Author: Neil Brodie
Last Modified: 30 Nov 2015
Indian antiquities dealer accused of selling stolen antiquities through Sotheby’s.
In June 2003 police raided the home of Vaman Ghiya in Jaipur (Rajasthan, India), seizing hundreds of photographs of sculptures that appeared to have been forcibly removed from Hindu temple architecture. Over the following few days the police raided a further six of his properties in Jaipur as well as storage facilities in Mathura and Delhi, altogether seizing approximately 900 antiques and antiquities. Ghiya was charged with possessing and trafficking stolen cultural property (Barnett 2003; Keefe 2007).
Ghiya was proprietor of a large handicrafts saleroom in Jaipur, but the police placed him at the centre of a smuggling network that extended from rural India to the antiquities salerooms of London and New York. After a year-long investigation into his activities, the police claimed to have established that Ghiya had been purchasing stolen or looted objects from a network of intermediaries. These intermediaries were in turn obtaining material from thieves who removed it from temples or other cultural sites and institutions. Ghiya would then store material in Jaipur, Mathura or Delhi while arranging shipment abroad of objects, describing them on export documentation as handicrafts (Barnett 2003; Keefe 2007).
Ghiya began selling antiquities in the late 1970s (Keefe 2007), and by the early 1980s he was consigning material to Sotheby’s London. Under police questioning, Ghiya confessed to shipping material to Geneva (Barnett 2003), where it was known he maintained three front companies (Cape Lion Logging, Megavena and Artistic Imports Corporation). These companies would transact material amongst themselves to hide any trail of illicit trade, before selling objects on to other dealers and customers, including Sotheby’s, as revealed by Peter Watson (1997: 253). Between 1984 and 1986, Cape Lion Logging and Megavena between them consigned 93 lots to Sotheby’s, with a combined value in the region of £58,000 (Watson 1997: 253). To return his money to India, Ghiya had access to British bank accounts opened by a Sotheby’s employee in the invented names of A. Yarrow and H.C. Banks for use by foreign customers (Barnett 2003), and he also used the international Hawala remittance system, which allows the paperless transfer of money (Keefe 2007). So profitable was the relationship for Sotheby’s that in 1986, the company proposed that their India expert Brendan Lynch should visit Ghiya twice a year, at Ghiya’s expense, to discuss what objects might be suitable for sale at Sotheby’s and to set reserve prices (Barnett 2003; Keefe 2007).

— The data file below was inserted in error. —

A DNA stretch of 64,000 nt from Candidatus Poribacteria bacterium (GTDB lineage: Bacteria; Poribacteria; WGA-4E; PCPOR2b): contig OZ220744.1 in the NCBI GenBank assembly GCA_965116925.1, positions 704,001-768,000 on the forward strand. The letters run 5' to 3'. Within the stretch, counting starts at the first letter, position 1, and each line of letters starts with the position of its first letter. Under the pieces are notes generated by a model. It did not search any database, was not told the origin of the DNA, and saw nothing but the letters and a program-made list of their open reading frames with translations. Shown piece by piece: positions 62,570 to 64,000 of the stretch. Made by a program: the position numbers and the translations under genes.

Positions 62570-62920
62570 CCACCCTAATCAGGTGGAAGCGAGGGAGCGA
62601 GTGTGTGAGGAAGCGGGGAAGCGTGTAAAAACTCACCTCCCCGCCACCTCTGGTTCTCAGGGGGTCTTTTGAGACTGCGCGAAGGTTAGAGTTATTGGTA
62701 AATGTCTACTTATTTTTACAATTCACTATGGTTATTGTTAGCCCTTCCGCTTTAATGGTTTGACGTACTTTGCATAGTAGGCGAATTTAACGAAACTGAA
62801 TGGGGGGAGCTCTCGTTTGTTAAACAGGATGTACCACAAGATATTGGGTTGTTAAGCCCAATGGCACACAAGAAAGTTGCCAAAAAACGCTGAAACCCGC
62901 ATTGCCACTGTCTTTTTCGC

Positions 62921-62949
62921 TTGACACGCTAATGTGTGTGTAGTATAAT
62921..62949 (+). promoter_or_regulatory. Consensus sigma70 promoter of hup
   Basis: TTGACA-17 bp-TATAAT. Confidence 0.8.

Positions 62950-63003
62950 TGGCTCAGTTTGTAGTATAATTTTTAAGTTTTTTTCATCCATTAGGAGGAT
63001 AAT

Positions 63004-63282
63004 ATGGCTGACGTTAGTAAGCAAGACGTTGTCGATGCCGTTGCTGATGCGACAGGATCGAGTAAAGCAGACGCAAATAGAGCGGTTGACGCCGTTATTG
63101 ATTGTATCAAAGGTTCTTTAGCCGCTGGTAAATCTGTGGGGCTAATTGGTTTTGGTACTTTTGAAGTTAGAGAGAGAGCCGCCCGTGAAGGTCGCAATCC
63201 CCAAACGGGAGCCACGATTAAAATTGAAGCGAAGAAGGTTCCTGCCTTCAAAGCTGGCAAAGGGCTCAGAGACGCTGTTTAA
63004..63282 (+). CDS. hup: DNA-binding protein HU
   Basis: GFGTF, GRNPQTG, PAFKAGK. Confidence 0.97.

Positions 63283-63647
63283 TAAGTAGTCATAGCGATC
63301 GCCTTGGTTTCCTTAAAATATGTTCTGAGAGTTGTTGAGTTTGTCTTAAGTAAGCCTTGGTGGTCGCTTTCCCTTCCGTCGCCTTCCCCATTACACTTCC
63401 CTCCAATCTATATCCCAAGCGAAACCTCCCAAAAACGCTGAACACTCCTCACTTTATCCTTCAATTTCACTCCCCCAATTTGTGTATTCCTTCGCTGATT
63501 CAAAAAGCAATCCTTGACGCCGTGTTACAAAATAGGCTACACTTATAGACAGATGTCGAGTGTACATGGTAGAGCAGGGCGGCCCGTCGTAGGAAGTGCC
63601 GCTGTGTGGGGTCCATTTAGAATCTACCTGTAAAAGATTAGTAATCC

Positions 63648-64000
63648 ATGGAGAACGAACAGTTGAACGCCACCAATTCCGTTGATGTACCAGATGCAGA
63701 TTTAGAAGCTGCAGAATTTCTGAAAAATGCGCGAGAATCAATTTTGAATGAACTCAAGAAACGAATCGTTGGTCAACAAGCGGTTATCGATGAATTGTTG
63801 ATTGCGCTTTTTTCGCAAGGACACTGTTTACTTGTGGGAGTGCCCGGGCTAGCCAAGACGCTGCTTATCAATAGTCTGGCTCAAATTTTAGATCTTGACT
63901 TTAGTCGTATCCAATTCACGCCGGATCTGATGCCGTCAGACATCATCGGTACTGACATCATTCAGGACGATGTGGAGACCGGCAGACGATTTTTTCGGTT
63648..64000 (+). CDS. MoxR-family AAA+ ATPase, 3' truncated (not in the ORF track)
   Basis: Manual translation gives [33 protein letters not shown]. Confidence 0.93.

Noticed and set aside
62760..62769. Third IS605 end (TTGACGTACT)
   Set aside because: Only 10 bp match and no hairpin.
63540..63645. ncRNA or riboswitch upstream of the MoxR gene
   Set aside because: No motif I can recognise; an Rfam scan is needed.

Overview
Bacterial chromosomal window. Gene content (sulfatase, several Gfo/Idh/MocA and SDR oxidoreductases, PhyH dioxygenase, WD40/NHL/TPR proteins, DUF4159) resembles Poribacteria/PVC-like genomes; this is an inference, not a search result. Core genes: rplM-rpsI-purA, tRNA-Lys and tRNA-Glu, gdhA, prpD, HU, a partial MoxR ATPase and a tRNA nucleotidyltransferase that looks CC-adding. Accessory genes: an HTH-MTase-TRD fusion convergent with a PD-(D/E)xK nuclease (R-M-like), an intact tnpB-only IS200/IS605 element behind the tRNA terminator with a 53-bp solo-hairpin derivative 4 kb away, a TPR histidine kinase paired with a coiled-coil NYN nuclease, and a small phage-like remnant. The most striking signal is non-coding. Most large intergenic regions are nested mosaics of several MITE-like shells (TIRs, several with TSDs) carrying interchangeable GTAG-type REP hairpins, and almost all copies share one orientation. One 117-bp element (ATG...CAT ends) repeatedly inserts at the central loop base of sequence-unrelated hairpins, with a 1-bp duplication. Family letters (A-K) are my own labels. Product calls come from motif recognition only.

After Watson (1997) exposed the link between Ghiya and Sotheby’s, Lynch left the company by mutual agreement and Sotheby’s transferred their South Asian sales from London to New York (Farrell and Alberge 1997; Keefe 2007), claiming to have stopped accepting consignments from Ghiya (Keefe 2007). Nevertheless, Indian police alleged that lot 135 sold on 22 September 2000 at Sotheby’s New York, described in the catalogue as a red sandstone figure of a Jina, circa twelfth century, had been stolen from Vilasgarh temple in 1999 and passed through the hands of Ghiya (Barnett 2003; Keefe 2007). Sotheby’s denied that the piece had been consigned by Ghiya (Keefe 2007). Ghiya himself claimed to have continued selling material through Christie’s auction house after 1997 (Keefe 2007).
Ghiya was convicted in 2008 and sentenced to life imprisonment, though it was reported in January 2014 that the conviction had been quashed by an appeals court because of procedural irregularities during the police prosecution (DNA 2014). The appeals court also ruled, however, that the seized material should not be returned to Ghiya. It should either be restored where possible to the dispossessed temples, or failing that, the Archaeological Survey of India should arrange for authentic material to go on display in a public museum (DNA 2014).
Barnett, Antony (2003), ‘Sotheby’s faces probe on sales of temple loot’, Observer, 6 July.
DNA (2014). ‘Ghiya won’t serve life term; idols will go to museum’, DNA e-paper, 16 January. http://epaper.dnaindia.com/epapermain.aspx?pgNo=1&edcode=1310016&eddate=2014-01-16, accessed 10 February 2014.
Keefe, Patrick R. (2007). ‘The idol thief’, New Yorker, 7 May. http://www.newyorker.com/reporting/2007/05/07/070507fa_fact_keefe?currentPage=all, accessed 10 February 2014.
Farrell, Stephen and Alberge, Dalya (1997). ‘Sotheby’s cuts antiquity sales over “smuggling”’, The Times, 19 July.
Watson, Peter (1997). Sotheby’s: Inside Story. London: Bloomsbury